- Find a Trail
- My TrailLink
- Explore Trails
- About Us
- Get Involved
Teton County's North Pathway begins in Jackson and heads north to the Jenny Lake Visitor Center in Grand Teton National Park. The paved pathway offers beautiful views of the iconic Grand Teton mountains, wide open ranges of sagebrush, and opportunities to see wildlife, such as elk, bison, and pronghorns. Paralleling but separated from Highway 89 and Teton Park Road, the pathway offers a safe and comfortable way to traverse the Jackson Hole valley.
The southern end of the trail passes through a National Elk Refuge. To learn more about the wildlife in the refuge, stop at the Jackson Hole and Greater Yellowstone Visitor Center on the north end of Jackson. In this area, you'll also find Flat Creek, a popular spot for fishing; you can pick up a fishing license at the visitor center.
For a worthwhile side trip, take the underpass that forks off from the trail and visit the National Museum of Wildlife Art (2820 Rungius Road), which offers a collection of American art dating from the 19th and 20th centuries, a Sculpture Trail, a family-friendly Children’s Discovery Gallery, and a café. The building itself is a stunner, designed to match the surrounding landscape.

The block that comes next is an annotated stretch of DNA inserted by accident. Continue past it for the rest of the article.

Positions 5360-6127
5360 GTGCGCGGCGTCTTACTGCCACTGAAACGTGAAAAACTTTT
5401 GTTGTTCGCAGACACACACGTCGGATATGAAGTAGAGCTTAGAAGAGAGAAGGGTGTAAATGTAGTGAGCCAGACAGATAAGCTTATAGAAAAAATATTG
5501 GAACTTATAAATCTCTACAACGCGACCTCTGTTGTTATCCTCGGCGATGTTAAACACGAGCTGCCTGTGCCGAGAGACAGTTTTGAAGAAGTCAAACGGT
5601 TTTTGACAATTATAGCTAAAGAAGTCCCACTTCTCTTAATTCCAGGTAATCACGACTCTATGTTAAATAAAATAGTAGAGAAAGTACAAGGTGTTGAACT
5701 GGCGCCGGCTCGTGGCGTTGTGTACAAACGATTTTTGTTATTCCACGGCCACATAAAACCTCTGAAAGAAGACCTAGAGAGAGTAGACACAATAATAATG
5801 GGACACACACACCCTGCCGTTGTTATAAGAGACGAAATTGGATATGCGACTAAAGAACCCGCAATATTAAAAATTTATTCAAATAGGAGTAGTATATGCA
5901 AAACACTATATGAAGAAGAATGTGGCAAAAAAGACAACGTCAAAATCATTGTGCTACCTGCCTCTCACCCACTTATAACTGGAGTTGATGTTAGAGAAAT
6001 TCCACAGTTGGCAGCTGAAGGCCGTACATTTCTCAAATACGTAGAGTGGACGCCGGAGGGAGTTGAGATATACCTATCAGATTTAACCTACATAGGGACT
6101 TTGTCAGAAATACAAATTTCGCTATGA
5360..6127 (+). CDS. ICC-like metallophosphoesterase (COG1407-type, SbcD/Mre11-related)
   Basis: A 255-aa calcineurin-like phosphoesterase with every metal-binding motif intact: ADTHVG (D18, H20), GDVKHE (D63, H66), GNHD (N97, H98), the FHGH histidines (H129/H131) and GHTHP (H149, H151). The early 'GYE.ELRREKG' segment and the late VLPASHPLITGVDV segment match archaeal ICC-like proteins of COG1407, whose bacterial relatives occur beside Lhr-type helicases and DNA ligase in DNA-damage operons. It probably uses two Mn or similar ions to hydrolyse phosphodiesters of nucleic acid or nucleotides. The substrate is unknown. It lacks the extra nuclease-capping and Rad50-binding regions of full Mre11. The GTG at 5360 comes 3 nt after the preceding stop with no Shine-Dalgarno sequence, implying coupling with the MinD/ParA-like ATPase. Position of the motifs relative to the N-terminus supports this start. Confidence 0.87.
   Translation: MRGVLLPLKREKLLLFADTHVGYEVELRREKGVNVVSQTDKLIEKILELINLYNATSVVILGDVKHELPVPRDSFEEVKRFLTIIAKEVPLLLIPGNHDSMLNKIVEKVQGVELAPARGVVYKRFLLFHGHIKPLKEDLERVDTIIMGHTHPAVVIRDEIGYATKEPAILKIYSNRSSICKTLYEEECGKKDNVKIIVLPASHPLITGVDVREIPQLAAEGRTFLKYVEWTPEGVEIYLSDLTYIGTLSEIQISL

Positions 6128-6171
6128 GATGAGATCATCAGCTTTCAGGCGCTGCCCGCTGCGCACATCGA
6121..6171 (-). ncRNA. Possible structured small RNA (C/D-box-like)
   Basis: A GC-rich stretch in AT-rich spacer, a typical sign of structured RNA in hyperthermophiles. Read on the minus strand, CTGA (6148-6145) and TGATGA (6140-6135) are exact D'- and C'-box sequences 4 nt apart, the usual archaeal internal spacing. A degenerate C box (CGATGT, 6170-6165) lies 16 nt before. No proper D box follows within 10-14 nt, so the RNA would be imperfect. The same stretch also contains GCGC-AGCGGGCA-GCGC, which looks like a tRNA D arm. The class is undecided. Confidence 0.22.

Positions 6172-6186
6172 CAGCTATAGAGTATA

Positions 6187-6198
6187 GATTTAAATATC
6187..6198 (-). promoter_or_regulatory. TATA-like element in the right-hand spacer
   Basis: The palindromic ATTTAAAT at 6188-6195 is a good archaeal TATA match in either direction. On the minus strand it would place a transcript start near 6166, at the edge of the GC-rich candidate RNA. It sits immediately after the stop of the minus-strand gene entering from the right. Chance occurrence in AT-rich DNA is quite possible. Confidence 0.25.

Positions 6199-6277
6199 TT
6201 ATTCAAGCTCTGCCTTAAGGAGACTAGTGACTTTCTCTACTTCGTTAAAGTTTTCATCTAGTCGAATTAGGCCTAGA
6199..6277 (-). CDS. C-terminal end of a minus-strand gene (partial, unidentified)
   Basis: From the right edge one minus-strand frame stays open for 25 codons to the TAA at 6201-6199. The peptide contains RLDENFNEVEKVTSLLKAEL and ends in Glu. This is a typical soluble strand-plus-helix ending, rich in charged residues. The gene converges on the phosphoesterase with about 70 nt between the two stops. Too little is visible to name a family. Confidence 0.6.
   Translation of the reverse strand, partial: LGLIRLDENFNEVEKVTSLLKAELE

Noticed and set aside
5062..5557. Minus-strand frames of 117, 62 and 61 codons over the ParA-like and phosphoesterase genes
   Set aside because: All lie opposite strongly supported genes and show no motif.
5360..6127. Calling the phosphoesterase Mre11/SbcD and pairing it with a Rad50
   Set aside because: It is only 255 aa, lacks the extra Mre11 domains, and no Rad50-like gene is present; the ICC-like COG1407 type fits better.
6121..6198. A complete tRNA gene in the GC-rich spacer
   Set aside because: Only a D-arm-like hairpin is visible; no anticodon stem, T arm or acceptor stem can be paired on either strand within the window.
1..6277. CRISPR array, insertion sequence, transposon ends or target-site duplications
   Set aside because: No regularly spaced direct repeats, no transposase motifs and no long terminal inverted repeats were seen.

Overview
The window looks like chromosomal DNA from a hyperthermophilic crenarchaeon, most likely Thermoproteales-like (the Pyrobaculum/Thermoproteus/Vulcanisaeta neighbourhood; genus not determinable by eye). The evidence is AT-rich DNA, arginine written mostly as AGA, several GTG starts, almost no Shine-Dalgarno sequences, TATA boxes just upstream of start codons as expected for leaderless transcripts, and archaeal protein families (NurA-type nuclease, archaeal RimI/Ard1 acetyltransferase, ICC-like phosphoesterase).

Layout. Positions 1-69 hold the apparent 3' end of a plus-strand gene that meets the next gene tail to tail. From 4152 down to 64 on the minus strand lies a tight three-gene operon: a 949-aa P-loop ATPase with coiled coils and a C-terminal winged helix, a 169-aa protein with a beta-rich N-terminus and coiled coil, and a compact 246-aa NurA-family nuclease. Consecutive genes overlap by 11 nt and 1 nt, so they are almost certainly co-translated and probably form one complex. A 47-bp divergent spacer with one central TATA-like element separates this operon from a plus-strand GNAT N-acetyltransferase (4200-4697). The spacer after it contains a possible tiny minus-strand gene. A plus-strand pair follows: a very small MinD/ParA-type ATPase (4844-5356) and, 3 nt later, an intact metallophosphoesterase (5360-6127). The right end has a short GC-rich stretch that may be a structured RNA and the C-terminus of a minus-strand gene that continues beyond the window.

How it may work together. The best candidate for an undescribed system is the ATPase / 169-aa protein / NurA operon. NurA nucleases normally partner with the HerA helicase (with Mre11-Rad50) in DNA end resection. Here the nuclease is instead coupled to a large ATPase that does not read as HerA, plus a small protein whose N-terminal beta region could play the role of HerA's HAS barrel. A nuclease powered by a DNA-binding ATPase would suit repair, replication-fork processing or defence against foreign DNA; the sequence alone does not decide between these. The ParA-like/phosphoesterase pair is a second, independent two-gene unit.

You'll continue on a bridge over the scenic Gros Venture River, pedal past the Jackson Hole Airport, and cross the Snake River. Midway, the Craig Thomas Discovery and Visitor Center in Moose offers displays on mountaineering, local history, and wildlife.
At the north end of the trail, the Jenny Lake Visitor Center provides exhibits and programming on the geology and ecology of the region. Travelers can also connect to the Jenny Lake Trail to follow the lake's eastern shoreline.
Back in Jackson, you can also enjoy the Jackson Hole Community Pathway System, offering another 27 miles of trail throughout the community and beyond to Wilson and Teton Village.
Three visitor centers along the trail provide parking, restrooms, and drinking water (from south to north):
TrailLink is a free service provided by Rails-to-Trails conservancy
(a non-profit) and we need your support!